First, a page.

## alternative
## 1 two.sided
```

Since the `tidy`

output is already only one row, `glance`

returns the same output:

```
glance(tt)
```

```
## estimate estimate1 estimate2 statistic p.value parameter conf.low
## 1 1.357895 3.768895 2.411 5.493905 6.27202e-06 29.23352 0.8525632
## conf.high method alternative
## 1 1.863226 Welch Two Sample t-test two.sided
```

```
glance(wt)
```

```
## statistic p.value method
## 1 230.5 4.347026e-05 Wilcoxon rank sum test with continuity correction
## alternative
## 1 two.sided
```

There is no `augment`

function for `htest`

objects, since there is no meaningful sense in which a hypothesis test produces output about each initial data point.

### Available Tidiers

Currently broom provides tidying methods for many S3 objects from the built-in stats package, including

`lm`

`glm`

`htest`

`anova`

`nls`

`kmeans`

`manova`

`TukeyHSD`

`arima`

It also provides methods for S3 objects in popular third-party packages, including

`lme4`

`glmnet`

`boot`

`gam`

`survival`

`lfe`

`zoo`

`multcomp`

`sp`

`maps`

A full list of the `tidy`

, `augment`

and `glance`

methods available for each class is as follows:

Class | `tidy` |
`glance` |
`augment` |
---|---|---|---|

aareg | x | x | |

acf | x | ||

anova | x | ||

aov | x | ||

aovlist | x | ||

Arima | x | x | |

betareg | x | x | x |

biglm | x | x | |

binDesign | x | x | |

binWidth | x | ||

boot | x | ||

brmsfit | x | ||

btergm | x | ||

cch | x | x | |

character | x | ||

cld | x | ||

coeftest | x | ||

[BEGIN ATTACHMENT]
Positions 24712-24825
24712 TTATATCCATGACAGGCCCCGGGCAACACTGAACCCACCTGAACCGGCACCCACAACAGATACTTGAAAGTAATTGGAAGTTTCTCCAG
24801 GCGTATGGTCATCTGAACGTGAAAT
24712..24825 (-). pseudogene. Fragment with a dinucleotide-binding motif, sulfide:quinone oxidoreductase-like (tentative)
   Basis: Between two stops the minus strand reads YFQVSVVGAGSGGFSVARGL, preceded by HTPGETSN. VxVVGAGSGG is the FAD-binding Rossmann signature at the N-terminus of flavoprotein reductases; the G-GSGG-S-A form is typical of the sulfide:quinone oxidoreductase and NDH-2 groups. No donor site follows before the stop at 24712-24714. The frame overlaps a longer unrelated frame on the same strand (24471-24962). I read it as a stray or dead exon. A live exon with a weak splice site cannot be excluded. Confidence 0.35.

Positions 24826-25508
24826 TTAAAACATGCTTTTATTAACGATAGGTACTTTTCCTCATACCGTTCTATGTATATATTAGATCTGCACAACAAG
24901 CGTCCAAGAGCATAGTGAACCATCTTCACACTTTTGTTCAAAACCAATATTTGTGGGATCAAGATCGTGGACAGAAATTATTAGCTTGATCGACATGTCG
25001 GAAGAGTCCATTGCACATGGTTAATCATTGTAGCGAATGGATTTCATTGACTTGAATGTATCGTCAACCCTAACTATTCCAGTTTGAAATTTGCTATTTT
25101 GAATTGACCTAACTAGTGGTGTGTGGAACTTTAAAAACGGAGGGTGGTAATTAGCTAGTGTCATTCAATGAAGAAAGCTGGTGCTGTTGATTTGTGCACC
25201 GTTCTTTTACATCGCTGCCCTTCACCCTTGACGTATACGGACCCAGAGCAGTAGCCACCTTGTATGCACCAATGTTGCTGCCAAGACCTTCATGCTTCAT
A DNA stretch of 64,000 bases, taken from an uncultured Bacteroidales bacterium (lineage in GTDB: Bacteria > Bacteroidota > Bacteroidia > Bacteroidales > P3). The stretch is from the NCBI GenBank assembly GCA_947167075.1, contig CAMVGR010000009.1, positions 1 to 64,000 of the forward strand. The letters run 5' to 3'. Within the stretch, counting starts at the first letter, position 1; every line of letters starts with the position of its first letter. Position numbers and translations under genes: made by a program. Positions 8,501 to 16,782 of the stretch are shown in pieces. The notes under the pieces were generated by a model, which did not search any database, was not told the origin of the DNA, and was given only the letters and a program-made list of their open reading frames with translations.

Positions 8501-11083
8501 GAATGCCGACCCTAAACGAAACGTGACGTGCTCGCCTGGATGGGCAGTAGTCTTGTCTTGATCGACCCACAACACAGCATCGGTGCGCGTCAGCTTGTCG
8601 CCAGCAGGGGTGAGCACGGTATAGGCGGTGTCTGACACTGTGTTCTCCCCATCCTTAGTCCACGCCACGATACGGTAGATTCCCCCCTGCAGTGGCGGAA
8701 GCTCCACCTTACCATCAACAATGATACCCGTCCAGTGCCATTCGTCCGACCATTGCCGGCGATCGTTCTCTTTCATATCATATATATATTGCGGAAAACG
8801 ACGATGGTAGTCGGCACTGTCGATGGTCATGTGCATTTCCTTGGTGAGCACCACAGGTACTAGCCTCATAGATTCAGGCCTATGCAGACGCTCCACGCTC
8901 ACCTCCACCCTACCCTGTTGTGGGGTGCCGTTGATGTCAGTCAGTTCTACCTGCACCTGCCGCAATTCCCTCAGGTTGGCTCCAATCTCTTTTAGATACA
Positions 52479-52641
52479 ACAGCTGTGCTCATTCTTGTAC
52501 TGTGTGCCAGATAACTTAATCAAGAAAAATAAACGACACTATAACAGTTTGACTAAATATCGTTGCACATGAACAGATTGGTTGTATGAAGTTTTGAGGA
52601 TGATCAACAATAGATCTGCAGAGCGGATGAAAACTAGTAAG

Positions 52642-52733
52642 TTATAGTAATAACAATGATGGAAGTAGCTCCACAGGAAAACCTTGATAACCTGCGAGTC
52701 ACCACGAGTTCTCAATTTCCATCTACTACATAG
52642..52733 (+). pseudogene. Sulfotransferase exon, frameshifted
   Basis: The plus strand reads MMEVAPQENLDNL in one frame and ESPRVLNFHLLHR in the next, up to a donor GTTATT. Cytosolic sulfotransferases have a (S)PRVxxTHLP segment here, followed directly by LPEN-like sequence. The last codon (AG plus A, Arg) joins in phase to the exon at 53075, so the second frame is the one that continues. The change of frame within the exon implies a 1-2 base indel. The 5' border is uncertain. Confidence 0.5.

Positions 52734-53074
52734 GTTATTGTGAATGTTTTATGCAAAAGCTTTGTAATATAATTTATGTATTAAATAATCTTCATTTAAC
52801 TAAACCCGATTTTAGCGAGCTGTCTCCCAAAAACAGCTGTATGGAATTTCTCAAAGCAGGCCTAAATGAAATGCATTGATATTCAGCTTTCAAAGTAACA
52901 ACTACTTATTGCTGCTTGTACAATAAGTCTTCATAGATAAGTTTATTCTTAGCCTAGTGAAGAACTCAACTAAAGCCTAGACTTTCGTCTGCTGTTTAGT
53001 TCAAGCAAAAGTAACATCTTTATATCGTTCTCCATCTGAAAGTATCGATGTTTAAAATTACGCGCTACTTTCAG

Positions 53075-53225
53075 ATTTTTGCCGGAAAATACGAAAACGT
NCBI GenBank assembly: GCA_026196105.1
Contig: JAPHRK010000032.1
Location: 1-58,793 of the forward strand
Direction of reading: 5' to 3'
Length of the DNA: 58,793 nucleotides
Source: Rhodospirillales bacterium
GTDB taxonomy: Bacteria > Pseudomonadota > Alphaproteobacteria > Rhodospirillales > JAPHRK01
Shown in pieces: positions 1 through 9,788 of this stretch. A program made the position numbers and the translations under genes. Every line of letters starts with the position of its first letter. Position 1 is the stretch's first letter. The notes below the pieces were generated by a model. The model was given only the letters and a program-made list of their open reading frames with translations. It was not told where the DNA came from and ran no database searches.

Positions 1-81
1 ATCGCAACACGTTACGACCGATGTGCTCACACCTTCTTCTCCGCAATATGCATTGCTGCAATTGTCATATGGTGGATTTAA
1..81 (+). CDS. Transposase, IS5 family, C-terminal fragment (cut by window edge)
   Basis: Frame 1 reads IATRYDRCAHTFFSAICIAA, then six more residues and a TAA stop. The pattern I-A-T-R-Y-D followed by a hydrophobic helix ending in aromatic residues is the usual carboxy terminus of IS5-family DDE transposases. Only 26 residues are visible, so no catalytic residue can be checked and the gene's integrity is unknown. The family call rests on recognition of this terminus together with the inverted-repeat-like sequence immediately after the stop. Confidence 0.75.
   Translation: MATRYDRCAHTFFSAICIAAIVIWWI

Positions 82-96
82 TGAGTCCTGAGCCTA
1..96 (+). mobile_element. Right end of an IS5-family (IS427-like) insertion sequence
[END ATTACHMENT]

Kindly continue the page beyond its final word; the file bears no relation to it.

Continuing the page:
confint.glht | x | ||

coxph | x | x | x |

cv.glmnet | x | x | |

data.frame | x | x | x |

default | x | x | x |

density | x | ||

dgCMatrix | x | ||

dgTMatrix | x | ||

dist | x | ||

ergm | x | x | |

felm | x | x | x |

fitdistr | x | x | |

ftable | x | ||

gam | x | x | |

gamlss | x | ||

geeglm | x | ||

glht | x | ||

glmnet | x | x | |

glmRob | x | x | x |

gmm | x | x | |

htest | x | x | |

kappa | x | ||

kde | x | ||

kmeans | x | x | x |

Line | x | ||

Lines | x | ||

list | x | x | |

lm | x | x | x |

lme | x | x | x |

lmodel2 | x | x | |

lmRob | x | x | x |

logical | x | ||

lsmobj | x | ||

manova | x | ||

map | x | ||

matrix | x | x | |

Mclust | x | x | x |

merMod | x | x | x |

mle2 | x | ||

multinom | x | x | |

nlrq | x | x | x |

nls | x | x | x |

NULL | x | x | x |

numeric | x | ||

pairwise.htest | x | ||

plm | x | x | x |

poLCA | x | x | x |

Polygon | x | ||

Polygons | x | ||

power.htest | x | ||

prcomp | x | x | |

pyears | x | x | |

rcorr | x | ||

ref.grid | x | ||

ridgelm | x | x | |

rjags | x | ||

roc | x | ||

rowwise_df | x | x | x |

rq | x | x | x |

rqs | x | x | x |

sparseMatrix | x | ||

SpatialLinesDataFrame | x | ||